By: Mollie Bailey, Vice President, International, Transplace
Earlier this year, we shared some important information about the International Maritime Organization (IMO) announcing a new standard regarding the acceptable levels of sulfur oxides (SOx) emissions in bunker fuel – all in an effort to reduce air pollution from container ships.
With less than six months to the full implementation of the emissions standard, there is still uncertainty throughout the global shipping industry about its overall impact. Below, I’ll examine what shippers need to know about the new fuel guidelines and discuss how it could affect their business.
Changes to Global Fuel Guidelines
Beginning on January 1, 2020, all vessels worldwide will only be allowed to use fuel with a maximum sulfur content of 0.5% – significantly lower than the current 3.5% sulfur cap. According to the IMO, “This will significantly reduce the amount of sulfur oxides emanating from ships and should have major health and environmental benefits for the world, particularly for populations living close to ports and coasts.”
In order for shipowners to become compliant with the new IMO standard, they have three options:
There has been speculation around which compliance strategy the majority of shipping companies will choose as they weigh the cost and benefits of each option. Adrian Tolson, director of 20|20 Marine Energy, forecasts the market going 55% to VLSFO, 25% to MGO and 20% to HSFO and using scrubbers to extract sulfur.2
Regardless of which option they choose, there will be significant cost involved. This is especially true for those choosing to fuel vessels with VLSFO, which is expected to cost 55-65% more than the “bunker” fuel most commonly used to power ships.3 There are also concerns surrounding the availability of VLSFO relative to demand and uncertainty as to how the new fuel will perform in the existing engines, which could result in additional mechanical and maintenance requirements (and associated costs).1
Marine diesel poses no compatibility risk, but is more expensive than the other fuel options. LNG, another option, is also expensive and comes with the high cost of engine and infrastructure changeover.
Installing gas scrubbers allows vessels to use HSFO versus more expensive lower-percentage fuel. However, retrofitting a vessel with a scrubber requires an investment of $2 million to $10 million,4 and installation can take up to six months.5 Owners of larger bulk ships are being particularly aggressive in their scrubber investments, with between one-quarter and one-third of Capesize expected to have scrubbers installed.7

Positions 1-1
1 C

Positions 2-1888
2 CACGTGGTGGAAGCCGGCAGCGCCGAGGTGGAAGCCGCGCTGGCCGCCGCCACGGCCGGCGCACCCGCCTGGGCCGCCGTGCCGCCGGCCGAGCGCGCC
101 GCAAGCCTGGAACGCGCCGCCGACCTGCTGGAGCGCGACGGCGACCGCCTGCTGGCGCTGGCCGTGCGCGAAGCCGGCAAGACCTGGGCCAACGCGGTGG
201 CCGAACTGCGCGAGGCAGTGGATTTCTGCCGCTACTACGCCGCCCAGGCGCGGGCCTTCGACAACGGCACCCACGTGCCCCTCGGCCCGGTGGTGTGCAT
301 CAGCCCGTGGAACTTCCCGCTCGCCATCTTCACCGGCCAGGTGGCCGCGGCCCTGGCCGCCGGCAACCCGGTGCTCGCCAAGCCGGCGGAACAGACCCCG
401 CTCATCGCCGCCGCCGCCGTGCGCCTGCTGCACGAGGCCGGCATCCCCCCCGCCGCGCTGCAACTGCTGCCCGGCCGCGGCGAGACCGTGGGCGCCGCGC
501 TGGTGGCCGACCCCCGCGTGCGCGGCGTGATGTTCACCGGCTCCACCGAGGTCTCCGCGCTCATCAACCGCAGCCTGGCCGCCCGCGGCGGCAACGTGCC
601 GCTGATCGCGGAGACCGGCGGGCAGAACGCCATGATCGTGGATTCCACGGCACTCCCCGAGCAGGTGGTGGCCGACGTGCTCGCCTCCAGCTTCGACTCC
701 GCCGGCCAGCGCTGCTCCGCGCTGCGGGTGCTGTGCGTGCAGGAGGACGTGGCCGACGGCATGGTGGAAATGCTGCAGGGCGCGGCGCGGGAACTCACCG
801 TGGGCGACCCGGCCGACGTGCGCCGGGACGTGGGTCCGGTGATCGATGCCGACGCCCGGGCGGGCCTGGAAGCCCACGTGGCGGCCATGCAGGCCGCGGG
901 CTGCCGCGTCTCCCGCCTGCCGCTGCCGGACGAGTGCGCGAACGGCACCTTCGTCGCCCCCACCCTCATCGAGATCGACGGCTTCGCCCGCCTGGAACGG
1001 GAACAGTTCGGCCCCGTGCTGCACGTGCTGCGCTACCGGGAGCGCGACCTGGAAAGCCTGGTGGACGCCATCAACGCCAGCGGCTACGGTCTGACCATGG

How Will These Changes Impact the Industry?
While IMO 2020 will help significantly reduce air pollution, these new standards may have an initial negative impact across the industry: most notably the additional cost to the entire container freight industry, which is estimated to be $10 to $12 billion each year.4
Carriers won’t simply eat these extra costs; they will be passed down to shippers and, ultimately, to consumers. Many expect to see these costs start filtering through at the end of Q3 or early Q4 2019 as shipping lines start to use low-sulfur fuels and install scrubbers.
The impact is also not limited to cost, as capacity will temporarily be reduced as vessels are out of commission while scrubbers are installed. Some capacity will even be permanently eliminated due to the additional space scrubbers and LNG tanks will occupy on ships, as well as older vessels being phased out rather than converted to new types of fuel.8
Shippers Need to Plan Ahead
Although the regulation doesn’t come into effect until the first of the year, shippers must prepare now to mitigate the effects on their businesses. Shippers should have conversations with their carriers to understand what fuel pricing and capacity will look like, and plan ahead: booking capacity earlier than usual will be critical to mitigating the potential disruptions.
How is your supply chain preparing for IMO 2020?